Dale Tallon has completed an unprecedented string of player acquisitions this off-season, bringing in seven free agents for the NHL roster and trading for three more. Some additional prospect and minor-league signings brings the potential for over half of this season's Panthers roster to be composed of players new to the team. To accomplish this, Tallon first needed to engage in a sometimes painful process of breaking down the Panthers roster he inherited from former General Managers Randy Sexton and Jacques Martin. This series will look at the players the Panthers let go between Tallon's hire and the end of the 2010-2011 season.
In part one we looked at Nathan Horton. In part two we'll examine the other part of the trade that sent Horton to the Bruins for Dennis Wideman and some draft picks, Gregory Campbell. Campbell was no mere throw-in on the part of the Panthers. Campbell was a big part of the Panthers' defense. As the third line center, Campbell was part of several checking lines over the course of the last three season. He was also one of the best Panthers' penalty killers and was the one of the top two forwards on the ice on the penalty kill for his last three seasons with the Panthers. In addition, he has the reputation of being a great teammate on and off the ice.
He played a similar, though reduced role for the Bruins. Campbell was the fourth line center and was on the second penalty killing unit. He was fourth on the team in forwards for average ice time on the penalty kill. However, as the fourth line center on a Bruins team where the coach trusts his fourth line to be defensively responsible, he only saw his average ice reduced by 1-2 minutes on average, a full 3-4 minutes more than most members of the fourth line on Pete DeBoer's Panthers teams or 2 more than Jacques Martin's Panthers.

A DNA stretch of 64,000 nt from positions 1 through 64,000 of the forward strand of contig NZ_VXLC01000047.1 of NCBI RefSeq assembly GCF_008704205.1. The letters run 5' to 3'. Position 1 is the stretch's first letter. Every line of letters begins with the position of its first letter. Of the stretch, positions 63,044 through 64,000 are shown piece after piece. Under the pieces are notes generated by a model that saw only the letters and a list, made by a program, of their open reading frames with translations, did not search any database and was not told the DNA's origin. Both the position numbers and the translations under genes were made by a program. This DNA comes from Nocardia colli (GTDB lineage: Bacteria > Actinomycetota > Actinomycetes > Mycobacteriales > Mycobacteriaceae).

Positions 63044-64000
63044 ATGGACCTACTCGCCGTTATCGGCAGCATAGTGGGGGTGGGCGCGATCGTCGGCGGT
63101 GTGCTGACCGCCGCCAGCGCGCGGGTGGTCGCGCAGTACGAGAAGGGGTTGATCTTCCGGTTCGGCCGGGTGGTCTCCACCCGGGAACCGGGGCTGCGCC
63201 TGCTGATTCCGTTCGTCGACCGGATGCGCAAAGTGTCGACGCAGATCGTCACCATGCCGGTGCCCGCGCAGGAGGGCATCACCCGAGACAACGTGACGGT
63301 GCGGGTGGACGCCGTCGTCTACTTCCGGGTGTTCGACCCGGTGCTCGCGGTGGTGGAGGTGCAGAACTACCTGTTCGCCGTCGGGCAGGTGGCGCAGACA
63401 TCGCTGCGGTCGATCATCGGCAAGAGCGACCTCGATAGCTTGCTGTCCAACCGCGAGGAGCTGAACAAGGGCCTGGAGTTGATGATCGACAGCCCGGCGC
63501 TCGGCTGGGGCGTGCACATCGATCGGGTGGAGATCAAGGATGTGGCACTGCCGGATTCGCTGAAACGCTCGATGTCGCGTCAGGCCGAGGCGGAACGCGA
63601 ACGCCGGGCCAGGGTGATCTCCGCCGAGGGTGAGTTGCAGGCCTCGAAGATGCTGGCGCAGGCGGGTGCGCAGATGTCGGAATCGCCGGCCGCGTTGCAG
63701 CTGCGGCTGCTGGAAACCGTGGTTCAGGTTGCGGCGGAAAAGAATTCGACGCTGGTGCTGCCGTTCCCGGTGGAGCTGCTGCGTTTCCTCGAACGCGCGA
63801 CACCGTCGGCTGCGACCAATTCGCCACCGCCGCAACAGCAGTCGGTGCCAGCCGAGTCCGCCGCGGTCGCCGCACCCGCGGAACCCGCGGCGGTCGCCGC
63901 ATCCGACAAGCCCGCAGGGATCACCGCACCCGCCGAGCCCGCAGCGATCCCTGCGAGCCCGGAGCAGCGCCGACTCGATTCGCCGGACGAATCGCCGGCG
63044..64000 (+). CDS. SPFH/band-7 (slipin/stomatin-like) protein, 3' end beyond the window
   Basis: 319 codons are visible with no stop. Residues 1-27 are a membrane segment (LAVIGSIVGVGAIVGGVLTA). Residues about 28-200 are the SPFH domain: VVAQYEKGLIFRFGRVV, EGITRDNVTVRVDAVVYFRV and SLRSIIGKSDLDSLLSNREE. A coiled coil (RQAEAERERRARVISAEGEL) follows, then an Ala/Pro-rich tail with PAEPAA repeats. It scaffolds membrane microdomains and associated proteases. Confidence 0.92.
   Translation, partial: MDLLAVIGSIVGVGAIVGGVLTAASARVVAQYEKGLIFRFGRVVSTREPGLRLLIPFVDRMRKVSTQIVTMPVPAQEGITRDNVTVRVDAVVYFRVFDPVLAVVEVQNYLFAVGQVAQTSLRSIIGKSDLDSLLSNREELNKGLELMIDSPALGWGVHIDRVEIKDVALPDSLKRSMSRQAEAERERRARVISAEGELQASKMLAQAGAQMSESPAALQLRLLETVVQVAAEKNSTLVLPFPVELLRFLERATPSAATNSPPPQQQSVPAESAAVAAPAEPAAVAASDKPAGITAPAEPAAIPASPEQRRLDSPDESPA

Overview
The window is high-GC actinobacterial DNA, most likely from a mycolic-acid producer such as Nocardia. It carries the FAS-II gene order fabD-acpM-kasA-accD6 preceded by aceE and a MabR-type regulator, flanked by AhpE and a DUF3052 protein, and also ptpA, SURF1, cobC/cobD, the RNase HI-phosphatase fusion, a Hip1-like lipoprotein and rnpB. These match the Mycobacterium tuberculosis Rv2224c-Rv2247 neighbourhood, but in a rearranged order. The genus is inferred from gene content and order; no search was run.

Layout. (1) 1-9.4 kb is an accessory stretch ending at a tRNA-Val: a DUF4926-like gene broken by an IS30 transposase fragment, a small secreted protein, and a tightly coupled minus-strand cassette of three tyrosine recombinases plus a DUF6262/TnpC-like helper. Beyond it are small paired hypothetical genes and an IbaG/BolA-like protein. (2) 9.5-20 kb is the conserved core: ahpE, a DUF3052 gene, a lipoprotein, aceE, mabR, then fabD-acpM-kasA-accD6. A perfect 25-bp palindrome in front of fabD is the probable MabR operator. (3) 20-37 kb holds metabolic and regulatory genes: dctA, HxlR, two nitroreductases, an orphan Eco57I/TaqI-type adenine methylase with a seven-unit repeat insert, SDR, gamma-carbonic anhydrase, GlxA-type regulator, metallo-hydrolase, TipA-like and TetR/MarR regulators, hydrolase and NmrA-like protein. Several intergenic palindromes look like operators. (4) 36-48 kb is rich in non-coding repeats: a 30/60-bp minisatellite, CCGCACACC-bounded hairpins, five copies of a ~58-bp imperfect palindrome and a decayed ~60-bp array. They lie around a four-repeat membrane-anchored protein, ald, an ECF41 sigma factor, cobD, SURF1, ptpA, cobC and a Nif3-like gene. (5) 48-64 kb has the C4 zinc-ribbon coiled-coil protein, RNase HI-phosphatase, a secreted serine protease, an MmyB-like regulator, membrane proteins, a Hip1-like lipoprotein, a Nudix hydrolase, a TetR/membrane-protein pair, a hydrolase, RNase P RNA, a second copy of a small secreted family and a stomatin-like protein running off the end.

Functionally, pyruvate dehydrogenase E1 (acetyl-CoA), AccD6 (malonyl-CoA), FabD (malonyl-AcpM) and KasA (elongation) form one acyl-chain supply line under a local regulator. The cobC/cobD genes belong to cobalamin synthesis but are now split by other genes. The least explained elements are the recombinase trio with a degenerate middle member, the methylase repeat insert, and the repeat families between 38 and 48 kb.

After a down year for the Panthers that saw him miss 22 games due to injuries, Campbell responded to the trade and slightly reduced ice time by almost matching his best season, 2008-2009. In three more games, but with 2 minutes less ice time per game, he matched his best goals total, 13 and got 3 fewer than his best assist numbers, with 16. He took fewer shots than most seasons, but had the best shooting percentage of his career. Even with a lower shooting percentage, he should be able to chip in around 10 goals a year, which is more than respectable for a fourth line player.
The Panthers lost an important utility player in Campbell, but weren't the worse for it last season. Campbell's role was filled more than capably by veteran Marty Reasoner, who both centered the third line and was the top Panthers penalty killing forward. Reasoner scored 14 goals, good enough for fourth on the team. By contrast, Campbell's 13 goals tied him for eighth place with David Krejci, which should go a long way towards explaining why both teams finished the season the way they did.
While the Panthers didn't miss Campbell this year, Reasoner has left for the Islanders and it is as yet unknown who will fill his shoes. Both Mike Santorelli and Scott Timmins saw some time on the penalty kill last year as did new Panther Sean Bergenheim. The Panthers are deeper down the middle than they have been for quite some time and it's a toss up between Santorelli and Marcel Goc for the third line center role and either should be able to replace Campbell's 5-10 goals a year. Goc scored 9 and 12 in his last two seasons with Nashville and Santorelli had 20 last season for the Panthers. As such, it is Campbell's penalty killing that will likely be missed most, but Gord Murphy's work last year indicates that the Panthers have the ability to develop new penalty killing forwards to replace Campbell and they will not have lost out by sending Campbell to Boston.